The Newlands Resolution established a five-member commission to study which laws were needed in Hawaii. The commission included: Territorial Governor Sanford B. Dole (R-Hawaii Territory), Senators Shelby M. Cullom (R-IL) and John T. Morgan (D-AL), Representative Robert R. Hitt (R-IL) and former Hawaii Chief Justice and later Territorial Governor Walter F. Frear (R-Hawaii Territory). The commission’s final report was submitted to Congress for a debate which lasted over a year. Congress raised objections that establishing an elected territorial government in Hawaii would lead to the admission of a state with a non-white majority.


Le Tour 2014: Stage 3, Cambridge to Londres

Le.  Tour.  De.  France.

What?  Another day in sunny old blighty?  Must have misread my stage digest.  This 96 and a half mile stint has no rated climbs and even at exaggerated scales little elevation change so I expect it will be a good day for the spirinters.

Yesterday we had some crashes at the beginning one of which involved the day one maillot jaune, Marcel Kittel, but things eventually got sorted out before the first climb.  In the end the big teams (Sky, Astana, Tinkoff) were able to control the field and the final miles of the stage were a showcase for the three favorites, Alberto Contador (who peaked too early and didn’t look all that dominant), Chris Froome (who would have liked a win in front of his home crowd), and the ultimate leader Vincenzo Nibali who only has a 2 second margin at the moment but baring misfortune seems like he could easily become the prohibitive favorite.

A Range from Centrist to Conservative

Obama Consults a “Wide Variety of Economists” – Just Not Those Who Got it Right

William Black, New Economic Perspectives

July 3, 2014

Obama is already well into the lame duck phase of his presidency, so this is simply a PR exercise.  The message Obama wants to send is the same one he has sounded throughout his presidency.  He is open to economic views from the parts of the political spectrum that range from the hard right to the mild left.

Obama is not open to hearing the economic views of anyone who got the crisis correct or anyone his advisors consider to the left of Paul Krugman (who is mildly left in economic terms).  James Galbraith (.pdf) captured the first point brilliantly in an essay about a Krugman column.  Krugman was making the correct point that conservative economists had gotten the crisis wrong and, in passing, mentioned less than a handful of economists he considered to have gotten it right.  Galbraith stressed Krugman’s lack of interest in what economists got the crisis right and Krugman’s failure to list the economists who had actually gotten it right and had theoretical explanations for the causes of the crisis that had proved accurate in multiple crises.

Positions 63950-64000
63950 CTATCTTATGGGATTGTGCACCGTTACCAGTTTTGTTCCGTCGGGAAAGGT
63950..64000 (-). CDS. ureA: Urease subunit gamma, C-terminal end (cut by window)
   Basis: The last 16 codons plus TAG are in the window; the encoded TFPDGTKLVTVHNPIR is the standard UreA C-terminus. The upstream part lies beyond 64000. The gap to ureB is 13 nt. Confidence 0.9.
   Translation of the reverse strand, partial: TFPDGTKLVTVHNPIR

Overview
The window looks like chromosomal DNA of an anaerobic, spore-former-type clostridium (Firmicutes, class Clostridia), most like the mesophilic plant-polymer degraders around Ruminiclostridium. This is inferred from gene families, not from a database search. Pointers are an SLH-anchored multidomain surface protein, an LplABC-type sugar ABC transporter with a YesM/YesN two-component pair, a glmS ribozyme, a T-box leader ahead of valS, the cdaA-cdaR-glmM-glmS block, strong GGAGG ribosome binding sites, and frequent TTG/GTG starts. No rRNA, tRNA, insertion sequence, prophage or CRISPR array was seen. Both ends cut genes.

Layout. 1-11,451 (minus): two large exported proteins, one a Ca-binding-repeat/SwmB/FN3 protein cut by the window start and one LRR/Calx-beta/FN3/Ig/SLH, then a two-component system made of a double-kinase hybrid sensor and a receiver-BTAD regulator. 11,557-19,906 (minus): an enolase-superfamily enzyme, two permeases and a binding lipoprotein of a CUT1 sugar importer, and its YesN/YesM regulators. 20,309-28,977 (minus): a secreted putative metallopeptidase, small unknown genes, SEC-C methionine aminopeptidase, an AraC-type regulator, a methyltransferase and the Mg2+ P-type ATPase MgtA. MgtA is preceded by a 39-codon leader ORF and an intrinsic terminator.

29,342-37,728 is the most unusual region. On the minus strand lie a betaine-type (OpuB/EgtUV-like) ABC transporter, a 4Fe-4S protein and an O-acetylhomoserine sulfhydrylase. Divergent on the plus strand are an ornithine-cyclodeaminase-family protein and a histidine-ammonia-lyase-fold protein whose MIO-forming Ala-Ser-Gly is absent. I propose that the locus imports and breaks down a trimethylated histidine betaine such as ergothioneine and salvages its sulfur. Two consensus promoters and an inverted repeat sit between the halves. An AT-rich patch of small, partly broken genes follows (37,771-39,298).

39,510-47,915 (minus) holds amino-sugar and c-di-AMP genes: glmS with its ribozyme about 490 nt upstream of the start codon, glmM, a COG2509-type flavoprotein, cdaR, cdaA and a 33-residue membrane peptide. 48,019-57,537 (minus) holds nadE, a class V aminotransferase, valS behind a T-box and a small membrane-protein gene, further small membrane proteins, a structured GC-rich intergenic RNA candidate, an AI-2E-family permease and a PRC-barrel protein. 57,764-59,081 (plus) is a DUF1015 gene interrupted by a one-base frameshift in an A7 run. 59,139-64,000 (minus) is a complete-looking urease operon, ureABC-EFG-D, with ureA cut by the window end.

Obama’s current set of luncheon meetings with economists includes economists that range from the hard right to Krugman on the “responsible” left.  The article portrays this as “tapping a broad array of ideological views.”  It fails to “tap,” however, anyone who actually got the crisis correct and anyone remotely as far left as the economists Obama chose to speak with on the hard right.  Economists such as James Galbraith were once on the fringes of Obama’s economic team (pre-inauguration).  Galbraith is a bit to the left of Krugman, but he is nowhere near as far from the center as are several of the hard right economists Obama chose to talk with about economic policy.  The same is true of Dean Baker, Randy Wray, and Stephanie Kelton.  Our friends at U. Mass. – Amherst are about as far to the left as folks like Kevin Hassett are to the right.  The real difference, the thing sure to exclude Galbraith, Baker, Wray, and Kelton from Obama’s luncheon list, is that they have committed the unforgivable sin of having been proved correct (again) about big finance and the crisis.  There is, of course, no chance that Obama will ever invite any of us, much less our friends at Amherst, to lunch to discuss economic policy.

Late Night Karaoke